People are struggling to earn a living in Lafayette. That’s worrisome at a time when the cost of living is high and rising. Because it’s eroding our ability to attract and retain talent.
Some new numbers from the federal government underscore that reality.
Out of the seven largest parishes in the state, Lafayette Parish ranked seventh in average weekly wages in the fourth quarter of 2022, according to data from the Bureau of Labor Statistics. People in Lafayette Parish took home only $1,107. That’s lower than the statewide average of $1,134. Orleans Parish led the way with $1,273 per week.
Out of the 356 largest counties in the U.S., Lafayette ranked 276th, or in the bottom quartile. In other words, when it comes to wages, Lafayette’s not competitive with other parts of the state or the country. Effectively, that means many people are having to take a hometown discount to stay or move here.
Low wages aren’t just a matter of not being able to save as much or afford as nice a home. Putting aside the fact that affordable homes largely don’t exist in Lafayette, many people living here can’t afford to make ends meet.
A few weeks ago, the United Way released its annual ALICE report, which quantifies the number of people struggling to get by, who researchers often call the working poor. These are people who are employed but aren’t earning enough to cover the costs associated with a basic survival budget.
According to this analysis, 43% of households in Lafayette Parish weren’t making enough money to pay their bills in 2021. While that ratio is actually in the top 10 in the state, as a whole Louisiana is ranked 50th in the country on this measure. Meaning we’re near the top of the very bottom.
With an aging stock of existing homes, and effectively no new construction below $200,000, Lafayette’s first-time homebuyers are being shut out of the market.
Poverty has climbed in Lafayette, but slower than the number of people who meet the ALICE threshold. The number of people living in poverty grew 14% from 2010 to 2021. The number living above the poverty line but below the ALICE threshold grew by 50% in the same period.
Some of these trends aren’t surprising against the backdrop of the decline in employment in Lafayette’s oil and gas industry. At its peak in 2014, the “mining, quarrying, and oil and gas extraction” industry generated $2.7 billion in wages and salaries. By 2021 that amount had fallen to $847 million. Oil and gas jobs are generally higher paying. And we’ve lost almost $2 billion per year of income from those types of jobs.
All of this data would be bad in a vacuum, but it’s especially frightening when considered against trends related to young people. In OneAcadiana’s Vibrant Communities survey last year, only 37% of respondents thought Acadiana was a good place for recent college graduates. And recent data from UL economist Gary Wagner shows that on the whole Louisiana is losing its college graduates.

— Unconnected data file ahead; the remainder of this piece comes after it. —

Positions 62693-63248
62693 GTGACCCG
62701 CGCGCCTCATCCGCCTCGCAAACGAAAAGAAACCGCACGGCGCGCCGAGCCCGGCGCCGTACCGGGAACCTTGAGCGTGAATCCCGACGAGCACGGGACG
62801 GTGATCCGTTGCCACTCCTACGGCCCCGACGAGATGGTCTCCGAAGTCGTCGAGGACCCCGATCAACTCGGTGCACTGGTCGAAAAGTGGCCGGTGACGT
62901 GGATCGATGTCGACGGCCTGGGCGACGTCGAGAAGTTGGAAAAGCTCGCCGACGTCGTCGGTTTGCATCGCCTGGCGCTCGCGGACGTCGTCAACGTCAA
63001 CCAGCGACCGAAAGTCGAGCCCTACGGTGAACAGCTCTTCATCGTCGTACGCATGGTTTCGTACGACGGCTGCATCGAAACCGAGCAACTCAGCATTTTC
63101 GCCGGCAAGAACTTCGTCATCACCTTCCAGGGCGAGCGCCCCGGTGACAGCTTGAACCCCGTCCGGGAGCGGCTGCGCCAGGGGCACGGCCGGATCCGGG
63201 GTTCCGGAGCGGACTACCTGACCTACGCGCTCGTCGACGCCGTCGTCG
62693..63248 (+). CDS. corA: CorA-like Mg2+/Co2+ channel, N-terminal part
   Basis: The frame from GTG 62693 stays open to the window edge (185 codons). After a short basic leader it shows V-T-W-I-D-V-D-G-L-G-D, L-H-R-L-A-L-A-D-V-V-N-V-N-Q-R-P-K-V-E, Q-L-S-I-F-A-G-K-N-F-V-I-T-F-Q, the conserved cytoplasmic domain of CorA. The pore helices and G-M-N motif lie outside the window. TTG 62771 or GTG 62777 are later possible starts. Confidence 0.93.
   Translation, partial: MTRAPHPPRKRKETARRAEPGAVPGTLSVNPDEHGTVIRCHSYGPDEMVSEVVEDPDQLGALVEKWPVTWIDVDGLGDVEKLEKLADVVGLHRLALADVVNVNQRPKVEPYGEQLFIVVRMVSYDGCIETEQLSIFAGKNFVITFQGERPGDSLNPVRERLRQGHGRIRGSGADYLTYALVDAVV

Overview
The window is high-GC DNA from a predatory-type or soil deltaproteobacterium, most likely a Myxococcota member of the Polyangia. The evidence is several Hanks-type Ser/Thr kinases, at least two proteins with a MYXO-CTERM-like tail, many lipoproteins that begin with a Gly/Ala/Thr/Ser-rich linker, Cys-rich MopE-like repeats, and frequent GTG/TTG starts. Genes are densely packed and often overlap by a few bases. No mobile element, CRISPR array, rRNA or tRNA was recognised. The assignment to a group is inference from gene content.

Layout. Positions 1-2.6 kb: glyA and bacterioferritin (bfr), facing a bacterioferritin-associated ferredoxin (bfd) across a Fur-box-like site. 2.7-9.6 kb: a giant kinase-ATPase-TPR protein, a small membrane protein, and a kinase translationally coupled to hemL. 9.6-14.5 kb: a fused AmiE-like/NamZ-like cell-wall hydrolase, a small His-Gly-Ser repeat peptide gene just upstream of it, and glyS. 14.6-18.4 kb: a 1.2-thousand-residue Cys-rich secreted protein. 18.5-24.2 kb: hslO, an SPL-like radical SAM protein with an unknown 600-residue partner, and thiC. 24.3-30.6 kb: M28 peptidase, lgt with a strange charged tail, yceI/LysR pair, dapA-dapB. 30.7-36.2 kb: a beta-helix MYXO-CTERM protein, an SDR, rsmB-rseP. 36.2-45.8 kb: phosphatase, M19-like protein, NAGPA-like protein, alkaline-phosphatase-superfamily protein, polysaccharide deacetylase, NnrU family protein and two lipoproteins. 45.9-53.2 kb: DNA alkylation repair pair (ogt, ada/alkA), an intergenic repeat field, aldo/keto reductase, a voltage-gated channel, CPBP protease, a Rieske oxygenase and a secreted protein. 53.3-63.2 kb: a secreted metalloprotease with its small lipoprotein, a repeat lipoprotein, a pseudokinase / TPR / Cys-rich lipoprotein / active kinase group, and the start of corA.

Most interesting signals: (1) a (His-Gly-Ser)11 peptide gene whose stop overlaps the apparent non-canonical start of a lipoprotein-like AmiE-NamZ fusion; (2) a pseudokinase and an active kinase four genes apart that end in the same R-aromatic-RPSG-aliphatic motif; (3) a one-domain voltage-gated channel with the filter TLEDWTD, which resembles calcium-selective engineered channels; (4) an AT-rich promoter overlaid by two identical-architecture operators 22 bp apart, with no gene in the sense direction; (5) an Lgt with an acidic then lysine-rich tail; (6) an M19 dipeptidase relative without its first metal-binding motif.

I do think Lafayette offers a lot of intangibles that aren’t easily found elsewhere. But those intangibles only go so far if you’re not able to afford a minimum standard of living, or if the additional money you can make elsewhere exceeds the potentially higher cost of living.
I sometimes worry that we’ve been too content to rest on our laurels, that our belief in how special our community is has blinded us to the basic dollars and cents that can force people to move even if they don’t want to.
No one was asking for a new city courthouse. That means we’re paying a high public premium to subsidize a private development.
City residents are disenfranchised by a budget-making process that prevents the City Council from fulfilling the duties we elected them to perform.
Don’t sit on the sidelines. A chance at shaping Lafayette’s future costs just $300.
There are no easy answers. It’d be great if we could just magically increase wages or decrease costs or create new high-paying jobs. But that’s not how the world works.
Fixing these issues is going to take a lot of hard work over a long period of time. It’s going to require doing more to nurture and attract new businesses and new industries. It’s going to take market forces pressuring existing businesses to increase wages if they want to have a workforce that can afford to live here and if they want to be competitive when it comes to recruiting and retaining talent. And it’s going to take smart investments of public and private dollars into for-profit, government, and nonprofit endeavors to bend these curves in the right direction.
But the first step to finding solutions is to acknowledge the problem exists and that it’s an existential threat to our future. We need Lafayette to be the kind of place that doesn’t just offer great food and music and culture. We need to be a community where people can earn a living and build a better financial future for themselves. But as it stands today, for far too many of our neighbors that’s not their reality.